4. Submitted by Michael Cameron on 08/09/2016 - 10:12 pm.

    Multiple Unemployment Rate Measures

    I wish more people would talk about how the US government does release 6 different measures of unemployment (U1-U6, with U3 being the most cited. All of them are publicly available and can be used to discuss trends that U3 does not pick up. For instance U6 which counts discouraged workers not looking for working and those not working part time by choice, remained higher for longer, while U3 looked like it was back to normal. It also publishes the labor force participation rate ( which picks up on structural changes that even U6 wouldn’t report.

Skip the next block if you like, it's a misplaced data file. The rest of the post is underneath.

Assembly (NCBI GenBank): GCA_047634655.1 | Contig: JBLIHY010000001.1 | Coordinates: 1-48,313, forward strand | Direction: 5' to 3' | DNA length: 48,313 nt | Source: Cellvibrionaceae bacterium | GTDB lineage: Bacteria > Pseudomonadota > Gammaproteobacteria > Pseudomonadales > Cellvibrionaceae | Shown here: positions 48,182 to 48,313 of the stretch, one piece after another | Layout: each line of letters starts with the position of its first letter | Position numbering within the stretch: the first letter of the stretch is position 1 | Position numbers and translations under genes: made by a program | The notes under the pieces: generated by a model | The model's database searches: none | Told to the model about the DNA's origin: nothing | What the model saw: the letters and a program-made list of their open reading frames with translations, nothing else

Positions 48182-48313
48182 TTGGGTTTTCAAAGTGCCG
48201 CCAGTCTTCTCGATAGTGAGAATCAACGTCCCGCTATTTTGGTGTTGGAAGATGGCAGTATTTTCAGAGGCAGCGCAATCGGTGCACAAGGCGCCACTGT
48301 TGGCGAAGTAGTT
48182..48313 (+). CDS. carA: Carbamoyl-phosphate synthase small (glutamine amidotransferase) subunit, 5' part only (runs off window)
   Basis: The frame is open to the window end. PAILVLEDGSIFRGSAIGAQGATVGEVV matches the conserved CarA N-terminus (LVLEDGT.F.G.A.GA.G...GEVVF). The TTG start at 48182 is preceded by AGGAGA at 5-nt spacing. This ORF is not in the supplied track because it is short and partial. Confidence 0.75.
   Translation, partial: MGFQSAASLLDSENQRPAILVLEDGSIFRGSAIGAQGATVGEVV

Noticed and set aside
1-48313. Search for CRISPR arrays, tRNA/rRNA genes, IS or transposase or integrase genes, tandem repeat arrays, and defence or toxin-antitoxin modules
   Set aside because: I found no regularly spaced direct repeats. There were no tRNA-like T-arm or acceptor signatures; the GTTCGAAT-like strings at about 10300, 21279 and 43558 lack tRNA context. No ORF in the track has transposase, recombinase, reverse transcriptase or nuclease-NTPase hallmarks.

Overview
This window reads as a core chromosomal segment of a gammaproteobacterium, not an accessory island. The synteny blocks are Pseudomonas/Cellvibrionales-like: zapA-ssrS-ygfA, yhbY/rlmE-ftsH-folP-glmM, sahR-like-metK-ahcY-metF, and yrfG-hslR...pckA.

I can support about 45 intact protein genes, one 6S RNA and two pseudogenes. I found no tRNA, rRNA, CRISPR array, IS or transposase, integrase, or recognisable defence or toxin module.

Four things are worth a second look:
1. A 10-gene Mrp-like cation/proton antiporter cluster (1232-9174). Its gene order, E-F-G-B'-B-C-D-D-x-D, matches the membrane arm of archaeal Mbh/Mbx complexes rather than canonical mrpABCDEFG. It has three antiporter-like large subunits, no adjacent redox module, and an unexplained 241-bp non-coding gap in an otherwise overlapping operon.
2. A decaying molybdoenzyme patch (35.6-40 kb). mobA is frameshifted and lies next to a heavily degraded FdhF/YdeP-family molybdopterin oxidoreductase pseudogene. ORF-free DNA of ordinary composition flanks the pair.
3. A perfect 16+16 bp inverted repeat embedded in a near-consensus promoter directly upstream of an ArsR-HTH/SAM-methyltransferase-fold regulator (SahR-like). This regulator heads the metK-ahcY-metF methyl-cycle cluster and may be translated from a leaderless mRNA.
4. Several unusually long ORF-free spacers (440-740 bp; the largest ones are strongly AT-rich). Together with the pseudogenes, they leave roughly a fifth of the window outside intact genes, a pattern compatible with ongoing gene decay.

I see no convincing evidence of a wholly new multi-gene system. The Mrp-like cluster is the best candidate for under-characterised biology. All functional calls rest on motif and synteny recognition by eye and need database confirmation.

None of this is a hoax, you just need to pick one that that makes sense for a particular topic (all of them are meaningful for something). No one number will ever suffice, which is why so many different numbers are published. Plenty of reputable newspapers (Economist, NYTimes, etc) pick up on these less frequently talked about measures and try to have a discussion about them. To act like there’s a conspiracy around the number is to completely ignore all of the other officially published numbers that do offer room for debate about policy responses.

    • Submitted by Connie Sullivan on 08/10/2016 - 03:49 pm.

      Hillary Clinton is the policy wonk here, though

      Donald Trump probably couldn’t understand the distinctions you’re making on unemployment rates. Nor would he care. Nor, at this time, do I care about fine points of who’s left the job market to make the unemployment rate look better, or which part of which statistical set which candidate uses.

      America is in the most critical presidential election moment in its history, and you’re talking tiny statistical points on joblessness?